Bank Australia joins a wave of brands leading the world in customer authentication

Smartphone app with icon network on speaker mobile smartphone device and port for voice identity recognition in digital smart technology

How does a customer-owned bank tackle the challenge of fraud prevention? It focuses on what its customers want and need. Bank Australia recently joined the wave of Australia’s and New Zealand’s institutions that have empowered their customers to forget passwords and PINs and prove who they are with ease.

Following a successful pilot in December 2020, the bank deployed Nuance Gatekeeper, the world’s most advanced biometrics solution for authentication and fraud detection. The solution now powers Bank Australia’s VoiceID service. Here’s how it works.

Authentication in seconds with voice biometrics

The VoiceID service authenticates customers based on the sound of their voice, rather than by their knowledge of easily forgotten—and easily stolen—passwords.

To use the service, a Bank Australia customer simply needs to create a unique, encrypted voiceprint through a quick phone conversation. The next time they get in touch with their bank, Nuance Gatekeeper analyses over 1,000 characteristics inherent to their voice, comparing them against the voiceprint and verifying the customer’s identity in a matter of seconds.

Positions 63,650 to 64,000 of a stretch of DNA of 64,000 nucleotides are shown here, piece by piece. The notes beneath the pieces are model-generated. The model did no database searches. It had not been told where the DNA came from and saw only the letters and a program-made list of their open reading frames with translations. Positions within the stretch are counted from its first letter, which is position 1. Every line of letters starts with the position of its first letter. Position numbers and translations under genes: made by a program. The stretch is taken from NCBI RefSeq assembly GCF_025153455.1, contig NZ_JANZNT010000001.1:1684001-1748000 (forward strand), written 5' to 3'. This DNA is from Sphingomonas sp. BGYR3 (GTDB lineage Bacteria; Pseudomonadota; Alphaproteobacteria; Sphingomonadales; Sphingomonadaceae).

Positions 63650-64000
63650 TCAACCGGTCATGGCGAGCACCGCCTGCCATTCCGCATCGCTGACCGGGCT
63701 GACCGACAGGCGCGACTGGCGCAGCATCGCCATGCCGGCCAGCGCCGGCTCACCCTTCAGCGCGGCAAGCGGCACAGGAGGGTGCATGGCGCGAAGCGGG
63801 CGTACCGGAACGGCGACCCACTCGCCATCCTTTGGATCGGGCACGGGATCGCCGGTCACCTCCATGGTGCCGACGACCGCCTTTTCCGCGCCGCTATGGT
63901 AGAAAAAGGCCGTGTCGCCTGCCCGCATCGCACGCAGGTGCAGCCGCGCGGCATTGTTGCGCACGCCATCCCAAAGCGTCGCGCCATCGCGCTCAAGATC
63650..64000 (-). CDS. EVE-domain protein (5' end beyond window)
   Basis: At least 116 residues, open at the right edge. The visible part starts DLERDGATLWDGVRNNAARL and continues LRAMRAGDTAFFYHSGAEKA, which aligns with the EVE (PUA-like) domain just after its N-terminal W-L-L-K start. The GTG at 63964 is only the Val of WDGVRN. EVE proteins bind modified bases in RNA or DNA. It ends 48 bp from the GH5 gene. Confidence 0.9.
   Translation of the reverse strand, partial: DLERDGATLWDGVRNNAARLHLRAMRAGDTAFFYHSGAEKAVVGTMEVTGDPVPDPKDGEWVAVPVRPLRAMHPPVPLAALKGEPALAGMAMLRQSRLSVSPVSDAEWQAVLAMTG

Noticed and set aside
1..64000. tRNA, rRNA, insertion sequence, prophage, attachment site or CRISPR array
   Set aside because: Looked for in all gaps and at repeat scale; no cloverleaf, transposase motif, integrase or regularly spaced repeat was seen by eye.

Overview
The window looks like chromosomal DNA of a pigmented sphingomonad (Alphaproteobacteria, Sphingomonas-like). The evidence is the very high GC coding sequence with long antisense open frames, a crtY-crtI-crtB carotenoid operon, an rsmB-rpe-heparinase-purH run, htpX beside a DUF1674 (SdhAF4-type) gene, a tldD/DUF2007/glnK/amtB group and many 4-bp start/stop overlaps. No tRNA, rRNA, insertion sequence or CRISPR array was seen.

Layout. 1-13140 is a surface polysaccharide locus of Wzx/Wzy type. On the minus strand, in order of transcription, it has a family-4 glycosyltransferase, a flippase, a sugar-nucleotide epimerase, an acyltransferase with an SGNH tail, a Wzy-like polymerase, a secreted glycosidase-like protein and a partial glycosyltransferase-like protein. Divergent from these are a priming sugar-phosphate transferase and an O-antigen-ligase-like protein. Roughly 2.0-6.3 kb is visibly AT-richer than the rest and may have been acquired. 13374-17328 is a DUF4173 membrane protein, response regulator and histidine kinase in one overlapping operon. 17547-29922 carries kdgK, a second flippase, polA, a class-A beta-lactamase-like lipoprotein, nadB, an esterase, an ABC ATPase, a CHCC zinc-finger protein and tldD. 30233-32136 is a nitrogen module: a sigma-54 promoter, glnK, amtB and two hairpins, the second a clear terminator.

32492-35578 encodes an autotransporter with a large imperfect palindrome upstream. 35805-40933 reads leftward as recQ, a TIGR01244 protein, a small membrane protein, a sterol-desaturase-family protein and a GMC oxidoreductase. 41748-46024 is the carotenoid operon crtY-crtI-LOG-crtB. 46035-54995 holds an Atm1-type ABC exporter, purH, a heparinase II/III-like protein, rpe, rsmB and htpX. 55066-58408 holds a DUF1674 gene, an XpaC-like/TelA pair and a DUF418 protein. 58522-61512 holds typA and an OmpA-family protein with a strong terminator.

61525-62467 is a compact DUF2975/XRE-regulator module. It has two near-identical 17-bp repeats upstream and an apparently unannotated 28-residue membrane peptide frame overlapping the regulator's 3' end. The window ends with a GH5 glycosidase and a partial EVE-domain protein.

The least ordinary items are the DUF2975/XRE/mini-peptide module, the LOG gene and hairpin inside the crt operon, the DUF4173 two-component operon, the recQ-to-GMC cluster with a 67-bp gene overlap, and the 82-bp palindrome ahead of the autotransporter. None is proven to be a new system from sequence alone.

Stronger security—and stronger service

For Bank Australia’s customers, a faster, more secure authentication experience isn’t the only benefit. They also get to have a service conversation with someone who’s able to concentrate on understanding and meeting their needs, rather than validating their identity.

Brad Jordan, Bank Australia Chief Operating Officer, recently explained the expected impact on the organisation’s contact centre staff. Our team will save time usually spent on repetitive authentication processes to enable greater focus on customer needs and experience without compromising on security,” said Brad. “We take more than 400,000 calls per year, so we look forward to improving customer experience and adding this extra layer of security to their accounts.”